Staff working for foundation trusts are at risk of compulsory redundancy because of the impending public sector spending squeeze, a leaked report suggests.

An internal briefing produced by the Foundation Trust Network, leaked to the union Unison and seen by HSJ, proposes a host of radical changes to current employment conditions for NHS staff. It is based on a survey of the network’s members.

The document says there is now widespread recognition that natural wastage of jobs will fail to give the shape of workforce and skill mix required to sustain patient services in future, and that redundancies are likely to be needed – with the best case option being local voluntary agreements.

The document includes a list of 17 changes foundation trust employers wish the government to pursue to reduce workforce costs. These include:

  • freezing increments on pay progression for two to three years 
  • reducing the number of pay points on Agenda for Change bands
  • changing schedule K so that staff members are not able to opt back in to Agenda for Change after accepting local arrangements
  • ensuring robust sickness management
  • making clear the NHS will not be able to offer employment to every trainee
  • capping pensions for higher earners (over £100,000) and looking at removing other pensionable items such as London weighting
  • ending clinical excellence awards

The document says: “Foundation trusts do not believe that, in the economic climate and given the system and reconfiguration challenges they are facing, it will be possible to offer any guarantees that compulsory redundancies will not be required.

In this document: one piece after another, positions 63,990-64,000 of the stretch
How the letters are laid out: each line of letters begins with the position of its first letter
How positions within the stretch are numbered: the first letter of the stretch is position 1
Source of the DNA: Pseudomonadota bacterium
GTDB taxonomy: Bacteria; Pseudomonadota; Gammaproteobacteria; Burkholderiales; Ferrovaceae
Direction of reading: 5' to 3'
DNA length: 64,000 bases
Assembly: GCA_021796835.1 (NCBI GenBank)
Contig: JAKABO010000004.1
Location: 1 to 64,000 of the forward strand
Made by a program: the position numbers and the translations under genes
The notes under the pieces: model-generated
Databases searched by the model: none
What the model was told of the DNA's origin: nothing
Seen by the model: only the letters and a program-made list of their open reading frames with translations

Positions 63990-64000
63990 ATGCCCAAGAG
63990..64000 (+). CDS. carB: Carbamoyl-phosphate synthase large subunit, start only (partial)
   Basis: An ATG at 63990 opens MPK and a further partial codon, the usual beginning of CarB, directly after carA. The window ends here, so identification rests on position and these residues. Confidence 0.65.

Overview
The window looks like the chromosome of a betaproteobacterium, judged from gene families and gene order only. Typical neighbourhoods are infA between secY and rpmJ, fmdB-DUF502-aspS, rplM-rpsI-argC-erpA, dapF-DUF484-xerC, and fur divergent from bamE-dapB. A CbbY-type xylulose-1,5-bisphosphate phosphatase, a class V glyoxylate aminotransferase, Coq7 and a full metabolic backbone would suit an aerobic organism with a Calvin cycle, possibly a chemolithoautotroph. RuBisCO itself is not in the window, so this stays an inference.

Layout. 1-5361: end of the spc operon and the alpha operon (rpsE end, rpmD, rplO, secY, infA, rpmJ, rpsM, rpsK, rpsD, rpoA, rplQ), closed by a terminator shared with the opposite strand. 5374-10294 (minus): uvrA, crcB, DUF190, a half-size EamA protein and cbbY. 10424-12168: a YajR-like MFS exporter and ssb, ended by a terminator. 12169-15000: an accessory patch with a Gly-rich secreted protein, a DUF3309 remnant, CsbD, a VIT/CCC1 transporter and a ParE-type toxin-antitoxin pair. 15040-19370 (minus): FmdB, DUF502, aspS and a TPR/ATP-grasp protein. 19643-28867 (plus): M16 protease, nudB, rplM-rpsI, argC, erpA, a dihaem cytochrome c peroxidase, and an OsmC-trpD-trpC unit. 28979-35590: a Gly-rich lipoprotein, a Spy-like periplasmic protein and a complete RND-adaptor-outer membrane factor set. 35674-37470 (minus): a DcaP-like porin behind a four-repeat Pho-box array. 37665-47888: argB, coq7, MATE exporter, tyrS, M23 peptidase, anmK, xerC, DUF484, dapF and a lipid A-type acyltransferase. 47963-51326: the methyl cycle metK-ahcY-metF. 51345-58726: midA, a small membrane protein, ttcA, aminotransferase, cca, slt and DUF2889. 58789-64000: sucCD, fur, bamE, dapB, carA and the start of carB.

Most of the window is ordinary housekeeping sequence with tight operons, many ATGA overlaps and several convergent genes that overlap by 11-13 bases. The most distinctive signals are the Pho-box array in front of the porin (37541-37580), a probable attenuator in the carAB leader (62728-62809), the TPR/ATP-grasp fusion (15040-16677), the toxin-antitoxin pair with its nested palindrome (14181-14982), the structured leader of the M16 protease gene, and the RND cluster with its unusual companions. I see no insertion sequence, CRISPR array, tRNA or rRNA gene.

“However, all foundation trusts will want to fulfil their responsibilities as good employers in supporting staff to find suitable alternative employment in partnership with the local health economy as a whole.”

The leak was made public ahead of talks between unions and the employer representatives over the possibility of agreeing grater flexible working practices in return for protecting jobs.

Unison senior national officer for health Mike Jackson said: “It is clear that the Foundation Trust Network have a lengthy shopping list of damaging NHS cuts and so-called reforms that will do nothing to improve patient care or the lives of NHS workers.”

He said: “This is a bizarre way to deal with the challenges facing the NHS. The FTN has its own agenda and plans to try and torpedo today’s discussions.”